“He helped teach me how to value others, how to work with people so that they don’t feel taken advantage of and how to work in that extremely delicate and fragile space that allows you to tell their story with integrity and causes no harm,” said Lynn. “He’d ask everyone to close their eyes for a minute and think about those who have been helpers in their lives. It is about gratitude and love, and I think that’s the essence of who he was.” These observations recall one of Mister Rogers’s most endearing—and enduring—quotes: “My mother would say to me, ‘Look for the helpers. You will always find people who are helping.’ To this day, especially in times of disaster, I remember my mother’s words, and I am always comforted by realizing that there are still so many helpers—so many caring people in this world.”
Lynn said what she remembers most is Fred’s empathy, some of which was born from his own childhood. “He had that deeply private pain that everyone holds. In his case, it was the pain of being bullied as a chubby kid—the kind of poison that can sit in you and has to do with the darker emotions based in fear and anger for being treated a certain way.”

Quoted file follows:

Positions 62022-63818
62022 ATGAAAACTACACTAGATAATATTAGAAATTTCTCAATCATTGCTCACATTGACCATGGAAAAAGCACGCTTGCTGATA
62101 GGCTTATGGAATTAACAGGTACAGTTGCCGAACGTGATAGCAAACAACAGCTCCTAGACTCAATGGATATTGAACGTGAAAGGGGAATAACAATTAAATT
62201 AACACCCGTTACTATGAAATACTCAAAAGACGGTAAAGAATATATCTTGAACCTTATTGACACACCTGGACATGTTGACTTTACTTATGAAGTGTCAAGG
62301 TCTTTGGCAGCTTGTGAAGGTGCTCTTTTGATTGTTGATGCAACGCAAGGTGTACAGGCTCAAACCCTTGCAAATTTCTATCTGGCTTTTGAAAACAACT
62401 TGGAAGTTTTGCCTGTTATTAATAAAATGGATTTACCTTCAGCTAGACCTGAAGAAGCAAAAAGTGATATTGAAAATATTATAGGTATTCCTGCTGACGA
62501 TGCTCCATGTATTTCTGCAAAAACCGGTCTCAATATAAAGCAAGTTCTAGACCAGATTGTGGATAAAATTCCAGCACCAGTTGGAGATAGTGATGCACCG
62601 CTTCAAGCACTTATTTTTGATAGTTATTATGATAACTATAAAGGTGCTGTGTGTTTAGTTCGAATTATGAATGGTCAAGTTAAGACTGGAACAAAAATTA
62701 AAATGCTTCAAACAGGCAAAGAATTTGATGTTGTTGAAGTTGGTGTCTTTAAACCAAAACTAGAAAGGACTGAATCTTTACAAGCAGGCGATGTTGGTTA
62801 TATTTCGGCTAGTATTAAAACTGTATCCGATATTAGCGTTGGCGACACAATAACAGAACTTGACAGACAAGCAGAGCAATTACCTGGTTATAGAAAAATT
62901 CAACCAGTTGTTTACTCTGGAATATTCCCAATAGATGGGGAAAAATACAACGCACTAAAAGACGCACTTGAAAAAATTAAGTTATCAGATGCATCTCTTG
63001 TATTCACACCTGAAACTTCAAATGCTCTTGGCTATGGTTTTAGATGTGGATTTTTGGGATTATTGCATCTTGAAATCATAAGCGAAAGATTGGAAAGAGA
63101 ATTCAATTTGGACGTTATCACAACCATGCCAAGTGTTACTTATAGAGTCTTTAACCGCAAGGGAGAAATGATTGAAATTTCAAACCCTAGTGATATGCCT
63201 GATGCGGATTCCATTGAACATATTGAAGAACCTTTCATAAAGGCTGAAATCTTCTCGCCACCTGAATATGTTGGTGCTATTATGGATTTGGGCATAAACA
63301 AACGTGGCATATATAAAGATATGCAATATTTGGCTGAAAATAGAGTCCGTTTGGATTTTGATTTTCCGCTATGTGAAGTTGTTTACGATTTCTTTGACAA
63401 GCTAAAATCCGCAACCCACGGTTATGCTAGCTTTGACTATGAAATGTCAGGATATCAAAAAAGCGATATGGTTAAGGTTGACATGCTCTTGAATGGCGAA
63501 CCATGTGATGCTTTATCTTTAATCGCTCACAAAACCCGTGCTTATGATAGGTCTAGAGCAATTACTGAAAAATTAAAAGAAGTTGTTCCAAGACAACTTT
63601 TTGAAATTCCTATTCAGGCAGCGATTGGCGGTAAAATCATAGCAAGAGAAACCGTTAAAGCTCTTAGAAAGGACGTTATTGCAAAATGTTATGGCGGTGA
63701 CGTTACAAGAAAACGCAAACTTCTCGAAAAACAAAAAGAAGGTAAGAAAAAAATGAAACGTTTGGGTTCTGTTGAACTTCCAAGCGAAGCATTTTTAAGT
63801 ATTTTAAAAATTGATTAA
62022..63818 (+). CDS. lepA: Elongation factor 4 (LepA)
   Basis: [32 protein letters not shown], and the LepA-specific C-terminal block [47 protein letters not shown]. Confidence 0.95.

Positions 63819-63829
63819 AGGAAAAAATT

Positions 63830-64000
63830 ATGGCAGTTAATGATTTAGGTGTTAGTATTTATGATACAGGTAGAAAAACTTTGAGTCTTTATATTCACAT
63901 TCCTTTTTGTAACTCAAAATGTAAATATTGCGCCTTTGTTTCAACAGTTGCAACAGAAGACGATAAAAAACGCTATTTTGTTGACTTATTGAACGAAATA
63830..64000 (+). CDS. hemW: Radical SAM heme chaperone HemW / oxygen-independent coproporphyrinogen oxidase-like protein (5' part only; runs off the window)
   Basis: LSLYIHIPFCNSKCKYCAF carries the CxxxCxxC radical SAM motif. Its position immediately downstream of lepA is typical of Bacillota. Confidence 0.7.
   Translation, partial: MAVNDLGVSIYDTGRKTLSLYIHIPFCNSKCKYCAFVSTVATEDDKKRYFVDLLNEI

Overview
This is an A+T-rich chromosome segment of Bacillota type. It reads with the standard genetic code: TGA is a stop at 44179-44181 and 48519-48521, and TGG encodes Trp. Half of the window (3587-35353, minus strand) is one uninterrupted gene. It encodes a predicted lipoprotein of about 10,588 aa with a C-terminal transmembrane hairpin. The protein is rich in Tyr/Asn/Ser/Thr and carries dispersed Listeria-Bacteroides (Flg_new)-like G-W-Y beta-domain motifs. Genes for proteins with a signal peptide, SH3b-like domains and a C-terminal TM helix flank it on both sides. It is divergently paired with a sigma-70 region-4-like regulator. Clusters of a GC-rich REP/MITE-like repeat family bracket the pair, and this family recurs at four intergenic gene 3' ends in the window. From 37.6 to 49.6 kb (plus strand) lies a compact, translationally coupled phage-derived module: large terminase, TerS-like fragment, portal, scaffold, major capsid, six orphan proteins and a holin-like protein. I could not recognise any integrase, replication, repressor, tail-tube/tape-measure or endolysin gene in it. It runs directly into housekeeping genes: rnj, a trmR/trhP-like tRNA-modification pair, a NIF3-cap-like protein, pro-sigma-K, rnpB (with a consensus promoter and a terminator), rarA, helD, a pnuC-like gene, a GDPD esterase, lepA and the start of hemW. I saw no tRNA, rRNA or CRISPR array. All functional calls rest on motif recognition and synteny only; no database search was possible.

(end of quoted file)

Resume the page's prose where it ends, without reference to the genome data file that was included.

For many, the gentle message of Fred Rogers, his kindness and decency resound in the “darker emotions based in fear and anger” that permeate so much of public discourse and news nowadays. When this question was posed to Lynn, she responded, “I think he would be heartbroken, but he would be working to make it better.”
Who was Margaret McFarland? We certainly know Fred Rogers, but Dr. McFarland? Christina Caron, a writer at the New York Time wrote a beautiful retrospective obituary of McFarland as part of the “Overlooked at the Time” series. And, perhaps, unappreciated.
“Her input in almost all the scripts and songs of Mister Rogers’ Neighborhood was the defining element in her career in child development.” Fred Rogers studied under Dr. McFarland at the Arsenal Family and Children’s Center during his time at the Pittsburgh Theological Seminary.
“Fred Rogers is a man who has not closed off the channels of communication between his childhood and his manhood,” Caron quotes McFarland saying about Rogers. “All of the subsequent phases of what it means to be loved by a male and loving to a male were lost to me. I wanted a kind of fathering.” In fact, McFarland’s father died when she was five. The New York Times article claims that the event would later ignite her interest in child psychology.
McFarland and Benjamin Spock collaborated with Erik Erikson. As the article points out, McFarland believed that the subject of child development was key to “the solution of many of the problems with which man is grappling.” It was Spock who urged parents to treat young children as people, not of the future, but people now. (Later, Arsenal also attracted T. Berry Brazelton, another highly respected author and pediatrician known for his books and newspaper columns on raising children.)